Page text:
Dion’s fascination with old rusty things is not a brand-new approach; he’s been hammering away at it for years now. Obviously, it could easily devolve into schtick. Perhaps that’s why he added two fresh elements: a wall-display of terracotta puppet figures that depict scholars and thinkers who have influenced his practice. Walter Benjamin, Joseph Beuys, Rachel Carson, Jacques Cousteau are among the personages that gaze blandly back at the viewer: once again, Dion turns the tables on us.
On the top floor of the exhibition Dion has saved the best for last: a glowing cave of black-lit
‘scientific’ figure studies of animals and plants that may or may not have existed in real life. In some way these images must relate to the rest of the installation. Just when you thought you’d gotten a grip on what is real or unreal in Dion’s world….suddenly you’re unsure again.
Note: Dion currently has an installation, The Octagon Room, at Mass MOCA in North Adams, Mass. This autobiographical ‘Wunderkammer’ (cabinet of curiosities) is inspired by the “19th-century mania for eight-sided buildings, popularized by phrenologist Orson Squire Fowler.” It is being held-over until January 2016 by popular demand. Dion’s solo exhibition The Great Chain of Being will open on October 1 of this year at the Wadsworth Atheneum Museum of Art in Hartford, CT. Dion was born 1961 in New Bedford, MA: he is a summer resident of Fairhaven.
Much hype and speculation attended Joan Jonas’s selection as the U.S. representative at this 56th edition of the Venice Biennale. What would the MIT professor (she has taught in the School of Architecture and Planning since 1998), who has been a progenitor of contemporary multi-media art for a generation, working mostly in video, do to set herself apart from ‘the competition?’ To many observers she seemed an odd choice for chief curator Okwui Enwezor.
The Biennale has become sort of the Olympics of contemporary art; even though the judging and prize-awarding business is downplayed here. How many visitors made it out to the island-monastery where the first-prize Golden Lion Award winning Republic of Armenia’s exhibition resides? Travel note: if you happen to go to Venice, make the effort to get out to San Lazzaro; it’s a beautiful boat-ride from the city, and Nina Katchadourian’s side-splitting video-project Accent Elimination is well worth seeing. In another side-note, Katchadourian is an American citizen but, because of her second-generation Armenian heritage, she was able to appear in her ancestral ‘countrymen’s’ program. Kind of like how the San Antonio Spurs’ Manu Ginobili plays for Argentina’s national team in the Olympics….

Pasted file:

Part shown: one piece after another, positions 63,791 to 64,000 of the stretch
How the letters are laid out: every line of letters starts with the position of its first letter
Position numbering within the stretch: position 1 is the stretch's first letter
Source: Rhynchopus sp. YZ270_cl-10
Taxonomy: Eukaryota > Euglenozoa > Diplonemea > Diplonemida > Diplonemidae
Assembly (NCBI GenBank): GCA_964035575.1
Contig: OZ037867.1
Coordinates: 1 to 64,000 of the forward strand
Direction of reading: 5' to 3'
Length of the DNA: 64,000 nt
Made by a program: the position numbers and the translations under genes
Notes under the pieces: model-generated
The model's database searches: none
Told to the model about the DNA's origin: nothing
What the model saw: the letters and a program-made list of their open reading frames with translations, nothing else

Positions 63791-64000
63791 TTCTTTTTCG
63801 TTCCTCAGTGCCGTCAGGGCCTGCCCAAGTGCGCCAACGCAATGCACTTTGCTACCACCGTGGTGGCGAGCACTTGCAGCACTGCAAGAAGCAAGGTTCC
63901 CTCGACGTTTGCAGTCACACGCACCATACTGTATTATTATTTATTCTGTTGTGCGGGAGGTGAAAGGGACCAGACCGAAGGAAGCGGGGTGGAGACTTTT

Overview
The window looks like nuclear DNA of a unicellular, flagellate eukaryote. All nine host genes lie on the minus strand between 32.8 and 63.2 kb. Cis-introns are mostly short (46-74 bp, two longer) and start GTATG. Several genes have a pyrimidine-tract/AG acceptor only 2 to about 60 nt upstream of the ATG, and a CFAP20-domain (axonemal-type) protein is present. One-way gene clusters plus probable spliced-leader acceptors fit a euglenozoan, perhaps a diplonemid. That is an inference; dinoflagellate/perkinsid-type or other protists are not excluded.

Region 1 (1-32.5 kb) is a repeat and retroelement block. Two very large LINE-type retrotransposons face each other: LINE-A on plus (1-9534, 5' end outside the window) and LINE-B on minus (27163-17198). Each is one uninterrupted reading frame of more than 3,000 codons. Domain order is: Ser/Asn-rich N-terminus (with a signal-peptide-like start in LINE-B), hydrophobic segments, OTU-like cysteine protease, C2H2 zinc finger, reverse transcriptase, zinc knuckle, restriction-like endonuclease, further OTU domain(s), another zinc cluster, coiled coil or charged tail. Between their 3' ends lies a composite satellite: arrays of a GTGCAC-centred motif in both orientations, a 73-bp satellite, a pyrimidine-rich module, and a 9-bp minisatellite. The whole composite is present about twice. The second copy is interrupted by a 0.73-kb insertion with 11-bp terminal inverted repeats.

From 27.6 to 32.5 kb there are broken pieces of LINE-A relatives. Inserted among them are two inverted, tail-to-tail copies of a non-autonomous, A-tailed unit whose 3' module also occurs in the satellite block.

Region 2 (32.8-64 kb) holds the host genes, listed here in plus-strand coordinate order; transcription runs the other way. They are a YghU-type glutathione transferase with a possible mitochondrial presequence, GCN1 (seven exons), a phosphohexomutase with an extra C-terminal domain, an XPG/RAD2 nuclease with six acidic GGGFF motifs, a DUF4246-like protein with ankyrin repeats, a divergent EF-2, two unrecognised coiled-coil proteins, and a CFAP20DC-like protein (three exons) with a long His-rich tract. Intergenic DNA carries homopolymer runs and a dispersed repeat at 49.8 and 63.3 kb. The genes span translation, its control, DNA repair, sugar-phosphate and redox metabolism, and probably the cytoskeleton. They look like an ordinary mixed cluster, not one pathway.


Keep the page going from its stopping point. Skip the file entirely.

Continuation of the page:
But regarding Joan Jonas…. someone needs to tell her that less is almost always more. Her installation has videos of young girls garbed in white dresses (are they in heaven?), which are projected on white cloth sheeting, which is allowed to billow and sway in the wind. (There are fans.) In one scene a girl is walking a poodle. Then a ghostly image of a buffalo appears–does this symbolize America? Oppression against marginalized cultures? Boutique food alternatives?
There are also videos of bees, caught on location doing their thing on-site in-hive. (Jonas has incorporated bees and bee imagery into her performances and videos since at least 1972.) This might speak to the numbing nature of work in today’s cubicle culture. Or maybe it’s about nature? Honey and its nutritional benefits?
Around the periphery of the room there are blue line drawings, mostly of fish. Near the projection screens are stalagmite-like upwardly pointing sculptural forms. Because, hey, why not throw in some sculpture?
All of this to a loud soundtrack of droning experimental type music. Were you expecting Gershwin?
Tim Barry studied English literature at Framingham State College and art history at the University of Massachusetts-Dartmouth. He has written for Take-It Magazine, The New Musical Express, The Noise, and The Boston Globe. He owns Tim’s Used Books, Hyannis, and Provincetown, and TB Projects, a contemporary art space, in Provincetown.